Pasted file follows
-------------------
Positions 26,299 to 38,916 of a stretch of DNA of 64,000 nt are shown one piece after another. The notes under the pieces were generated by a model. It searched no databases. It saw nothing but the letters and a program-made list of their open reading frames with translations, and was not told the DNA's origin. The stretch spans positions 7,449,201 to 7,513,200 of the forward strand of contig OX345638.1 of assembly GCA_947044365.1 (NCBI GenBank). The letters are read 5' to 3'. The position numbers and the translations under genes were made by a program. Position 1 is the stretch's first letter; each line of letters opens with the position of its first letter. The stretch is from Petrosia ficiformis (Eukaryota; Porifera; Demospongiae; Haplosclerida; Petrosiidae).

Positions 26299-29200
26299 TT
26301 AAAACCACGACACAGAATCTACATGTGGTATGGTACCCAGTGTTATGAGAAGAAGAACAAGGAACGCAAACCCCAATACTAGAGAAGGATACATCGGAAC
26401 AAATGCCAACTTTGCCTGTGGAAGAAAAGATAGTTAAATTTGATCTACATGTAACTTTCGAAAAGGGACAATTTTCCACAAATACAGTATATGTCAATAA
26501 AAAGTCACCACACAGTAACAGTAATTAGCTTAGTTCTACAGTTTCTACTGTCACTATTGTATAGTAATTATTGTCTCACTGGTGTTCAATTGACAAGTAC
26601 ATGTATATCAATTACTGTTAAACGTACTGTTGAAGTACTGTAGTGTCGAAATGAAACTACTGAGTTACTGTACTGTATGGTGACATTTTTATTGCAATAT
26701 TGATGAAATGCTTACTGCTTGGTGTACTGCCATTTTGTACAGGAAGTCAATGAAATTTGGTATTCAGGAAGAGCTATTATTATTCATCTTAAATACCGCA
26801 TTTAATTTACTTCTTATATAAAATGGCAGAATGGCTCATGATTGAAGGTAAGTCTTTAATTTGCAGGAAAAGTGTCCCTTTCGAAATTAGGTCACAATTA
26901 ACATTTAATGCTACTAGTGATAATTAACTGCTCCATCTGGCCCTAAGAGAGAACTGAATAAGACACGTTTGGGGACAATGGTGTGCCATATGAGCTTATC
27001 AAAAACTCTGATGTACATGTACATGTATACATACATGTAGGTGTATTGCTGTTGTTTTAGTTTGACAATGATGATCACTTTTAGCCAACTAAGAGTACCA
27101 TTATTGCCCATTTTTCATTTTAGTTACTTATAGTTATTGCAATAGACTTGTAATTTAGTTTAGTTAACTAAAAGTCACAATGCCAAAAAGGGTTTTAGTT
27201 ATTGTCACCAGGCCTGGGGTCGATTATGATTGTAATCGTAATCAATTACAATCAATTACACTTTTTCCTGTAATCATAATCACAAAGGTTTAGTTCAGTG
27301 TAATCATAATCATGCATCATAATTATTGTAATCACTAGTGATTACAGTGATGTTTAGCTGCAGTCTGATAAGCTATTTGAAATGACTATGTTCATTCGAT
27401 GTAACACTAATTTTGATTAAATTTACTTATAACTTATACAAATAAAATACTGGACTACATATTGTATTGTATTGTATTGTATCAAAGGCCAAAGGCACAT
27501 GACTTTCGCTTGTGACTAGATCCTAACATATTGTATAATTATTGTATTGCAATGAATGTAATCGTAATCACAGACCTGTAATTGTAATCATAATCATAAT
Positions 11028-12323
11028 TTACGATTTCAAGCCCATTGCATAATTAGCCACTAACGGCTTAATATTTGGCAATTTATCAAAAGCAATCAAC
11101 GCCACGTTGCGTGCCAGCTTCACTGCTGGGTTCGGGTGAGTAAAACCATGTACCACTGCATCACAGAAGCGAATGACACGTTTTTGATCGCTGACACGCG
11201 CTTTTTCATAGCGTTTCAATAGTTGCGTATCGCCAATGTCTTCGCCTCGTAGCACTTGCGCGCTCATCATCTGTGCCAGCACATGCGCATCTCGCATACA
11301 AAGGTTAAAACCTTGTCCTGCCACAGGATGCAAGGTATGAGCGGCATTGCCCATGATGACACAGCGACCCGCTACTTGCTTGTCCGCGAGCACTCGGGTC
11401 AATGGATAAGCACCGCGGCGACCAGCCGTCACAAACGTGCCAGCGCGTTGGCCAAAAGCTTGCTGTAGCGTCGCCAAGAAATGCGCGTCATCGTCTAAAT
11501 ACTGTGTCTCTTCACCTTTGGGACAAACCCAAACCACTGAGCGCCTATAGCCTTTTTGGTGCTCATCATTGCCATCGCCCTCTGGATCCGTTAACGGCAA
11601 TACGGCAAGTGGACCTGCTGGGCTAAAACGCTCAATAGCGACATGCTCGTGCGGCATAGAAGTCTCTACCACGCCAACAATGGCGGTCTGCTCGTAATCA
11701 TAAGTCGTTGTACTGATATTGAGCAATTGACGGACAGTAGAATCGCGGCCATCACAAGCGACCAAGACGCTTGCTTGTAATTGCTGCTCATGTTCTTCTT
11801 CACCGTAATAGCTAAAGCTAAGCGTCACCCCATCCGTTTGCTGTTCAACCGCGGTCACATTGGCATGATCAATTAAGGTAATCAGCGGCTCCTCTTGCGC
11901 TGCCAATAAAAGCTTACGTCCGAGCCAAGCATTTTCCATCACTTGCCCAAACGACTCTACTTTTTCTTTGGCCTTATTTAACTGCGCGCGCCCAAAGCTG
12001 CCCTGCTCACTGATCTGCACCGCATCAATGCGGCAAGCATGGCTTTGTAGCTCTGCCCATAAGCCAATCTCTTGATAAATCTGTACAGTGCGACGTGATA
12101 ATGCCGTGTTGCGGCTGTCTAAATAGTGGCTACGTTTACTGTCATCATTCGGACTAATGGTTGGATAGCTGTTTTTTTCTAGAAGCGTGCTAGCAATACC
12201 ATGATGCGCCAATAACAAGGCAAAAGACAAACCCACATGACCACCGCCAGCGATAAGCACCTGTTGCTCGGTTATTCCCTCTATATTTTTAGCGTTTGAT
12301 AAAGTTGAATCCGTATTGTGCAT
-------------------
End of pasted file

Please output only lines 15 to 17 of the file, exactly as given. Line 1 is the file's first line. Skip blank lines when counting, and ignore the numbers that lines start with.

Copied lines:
27401 GTAACACTAATTTTGATTAAATTTACTTATAACTTATACAAATAAAATACTGGACTACATATTGTATTGTATTGTATTGTATCAAAGGCCAAAGGCACAT
27501 GACTTTCGCTTGTGACTAGATCCTAACATATTGTATAATTATTGTATTGCAATGAATGTAATCGTAATCACAGACCTGTAATTGTAATCATAATCATAAT
Positions 11028-12323